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Trauma can lead to disability or death

April 05, 2004|by Christine L. Moats

Care of the injured patient has been part of the practice of medicine from the beginnings of recorded history. The word trauma was derived from the Greek meaning bodily injury. Homer's "The Iliad" refers to a "remover of arrows." The lessons learned in military conflicts have greatly advanced our knowledge of the care of an injured patient.

Today, trauma is defined as injury to the body's tissues that is beyond the body's ability to tolerate.

Trauma is the fourth-leading cause of death in the United States, and the leading cause of death for individuals between the ages of 1 and 44. There are more than 150,000 trauma-related deaths in the United States annually. For each death, two to three additional patients are permanently disabled. Injuries account for 36.9 million visits to emergency departments annually in the United States.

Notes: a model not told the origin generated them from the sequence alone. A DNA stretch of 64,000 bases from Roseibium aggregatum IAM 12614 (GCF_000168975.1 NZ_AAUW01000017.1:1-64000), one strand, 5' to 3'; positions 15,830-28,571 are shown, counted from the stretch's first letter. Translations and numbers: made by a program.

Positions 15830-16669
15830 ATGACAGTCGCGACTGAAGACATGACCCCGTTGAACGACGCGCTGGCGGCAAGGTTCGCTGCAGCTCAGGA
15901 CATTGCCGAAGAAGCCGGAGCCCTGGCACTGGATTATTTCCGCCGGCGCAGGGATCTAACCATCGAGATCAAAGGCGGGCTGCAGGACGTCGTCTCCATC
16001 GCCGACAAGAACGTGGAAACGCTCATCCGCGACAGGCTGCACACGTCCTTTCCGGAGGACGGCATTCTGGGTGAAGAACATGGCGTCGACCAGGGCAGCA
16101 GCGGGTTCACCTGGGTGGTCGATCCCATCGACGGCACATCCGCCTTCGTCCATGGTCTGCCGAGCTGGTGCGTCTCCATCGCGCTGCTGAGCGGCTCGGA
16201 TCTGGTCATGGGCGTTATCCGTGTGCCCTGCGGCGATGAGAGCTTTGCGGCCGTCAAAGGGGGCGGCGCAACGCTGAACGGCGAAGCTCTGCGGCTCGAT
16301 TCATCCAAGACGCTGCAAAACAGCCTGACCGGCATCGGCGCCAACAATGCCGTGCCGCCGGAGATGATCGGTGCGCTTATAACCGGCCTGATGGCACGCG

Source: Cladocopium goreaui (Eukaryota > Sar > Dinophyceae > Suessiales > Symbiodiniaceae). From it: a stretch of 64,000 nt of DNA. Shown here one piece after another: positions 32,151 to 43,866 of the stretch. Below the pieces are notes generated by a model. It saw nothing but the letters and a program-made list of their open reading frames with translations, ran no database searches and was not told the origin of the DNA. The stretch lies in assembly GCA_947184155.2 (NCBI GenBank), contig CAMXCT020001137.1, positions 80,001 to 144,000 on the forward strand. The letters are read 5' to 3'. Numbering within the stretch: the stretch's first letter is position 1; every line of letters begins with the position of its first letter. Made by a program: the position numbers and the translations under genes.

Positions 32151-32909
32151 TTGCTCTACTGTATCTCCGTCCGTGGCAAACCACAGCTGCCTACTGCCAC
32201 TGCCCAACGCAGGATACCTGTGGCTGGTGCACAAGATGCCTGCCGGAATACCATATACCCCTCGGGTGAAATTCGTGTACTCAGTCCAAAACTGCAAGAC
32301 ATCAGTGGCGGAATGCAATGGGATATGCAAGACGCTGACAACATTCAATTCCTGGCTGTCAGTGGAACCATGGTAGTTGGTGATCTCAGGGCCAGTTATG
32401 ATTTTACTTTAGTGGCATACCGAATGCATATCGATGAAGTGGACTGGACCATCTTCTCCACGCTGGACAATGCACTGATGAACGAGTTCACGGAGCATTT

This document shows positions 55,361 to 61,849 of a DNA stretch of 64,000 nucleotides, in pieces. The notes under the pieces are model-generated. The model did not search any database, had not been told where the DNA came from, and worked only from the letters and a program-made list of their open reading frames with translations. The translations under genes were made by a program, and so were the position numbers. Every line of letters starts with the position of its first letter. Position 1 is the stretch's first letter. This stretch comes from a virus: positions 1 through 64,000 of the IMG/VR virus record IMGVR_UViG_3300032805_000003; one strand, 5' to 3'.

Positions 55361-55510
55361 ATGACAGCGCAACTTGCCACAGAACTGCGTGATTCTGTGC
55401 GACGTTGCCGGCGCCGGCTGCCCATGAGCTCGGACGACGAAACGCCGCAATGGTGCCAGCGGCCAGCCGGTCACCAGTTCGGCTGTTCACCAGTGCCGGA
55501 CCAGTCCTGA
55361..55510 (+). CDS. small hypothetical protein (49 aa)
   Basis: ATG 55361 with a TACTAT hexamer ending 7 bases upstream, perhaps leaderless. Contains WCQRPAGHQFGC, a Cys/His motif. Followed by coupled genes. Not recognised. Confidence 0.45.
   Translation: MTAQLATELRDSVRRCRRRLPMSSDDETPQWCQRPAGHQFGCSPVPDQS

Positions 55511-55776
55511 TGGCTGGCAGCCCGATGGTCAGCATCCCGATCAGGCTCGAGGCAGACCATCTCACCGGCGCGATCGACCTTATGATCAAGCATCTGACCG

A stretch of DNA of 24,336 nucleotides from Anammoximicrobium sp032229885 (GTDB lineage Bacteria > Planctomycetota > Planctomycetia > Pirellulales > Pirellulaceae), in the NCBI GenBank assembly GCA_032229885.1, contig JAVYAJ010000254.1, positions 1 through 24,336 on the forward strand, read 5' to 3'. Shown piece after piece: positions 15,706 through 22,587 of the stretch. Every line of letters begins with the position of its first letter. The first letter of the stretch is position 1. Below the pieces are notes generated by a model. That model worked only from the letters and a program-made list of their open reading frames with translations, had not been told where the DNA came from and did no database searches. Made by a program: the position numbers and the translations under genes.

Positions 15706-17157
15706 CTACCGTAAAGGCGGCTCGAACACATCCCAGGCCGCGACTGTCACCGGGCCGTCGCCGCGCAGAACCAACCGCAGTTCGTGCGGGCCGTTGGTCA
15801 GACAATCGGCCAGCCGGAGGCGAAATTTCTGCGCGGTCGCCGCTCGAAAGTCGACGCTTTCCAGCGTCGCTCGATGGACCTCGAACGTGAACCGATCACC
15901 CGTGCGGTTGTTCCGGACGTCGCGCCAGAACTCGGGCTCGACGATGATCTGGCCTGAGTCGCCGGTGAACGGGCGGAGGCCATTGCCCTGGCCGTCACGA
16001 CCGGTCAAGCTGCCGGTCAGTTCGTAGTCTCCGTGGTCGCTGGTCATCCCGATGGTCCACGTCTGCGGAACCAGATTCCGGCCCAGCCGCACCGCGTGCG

According to Joan Fortney, manager of trauma and emergency medical services at Washington County Hospital, more than 800 people each year are treated for major injuries at Washington County Hospital with 63 percent of those requiring admission.

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"Only 4 percent of trauma patients treated at Washington County Hospital require a transfer to another hospital for a higher level of care," Fortney said.

Injuries are caused by such events as motor vehicle crashes, falls, poisonings, fires and burns, drowning, firearm incidents and machinery incidents.

The term "accident" is becoming obsolete, since it means without intent or by chance. Fortney said a considerable number of injuries do not happen by chance and can be prevented.

Trauma will be a continuing topic of this column for the next three Mondays with more information on types of injuries, prevention and treatment.




Christine L. Moats is a wellness coordinator at Washington County Hospital.

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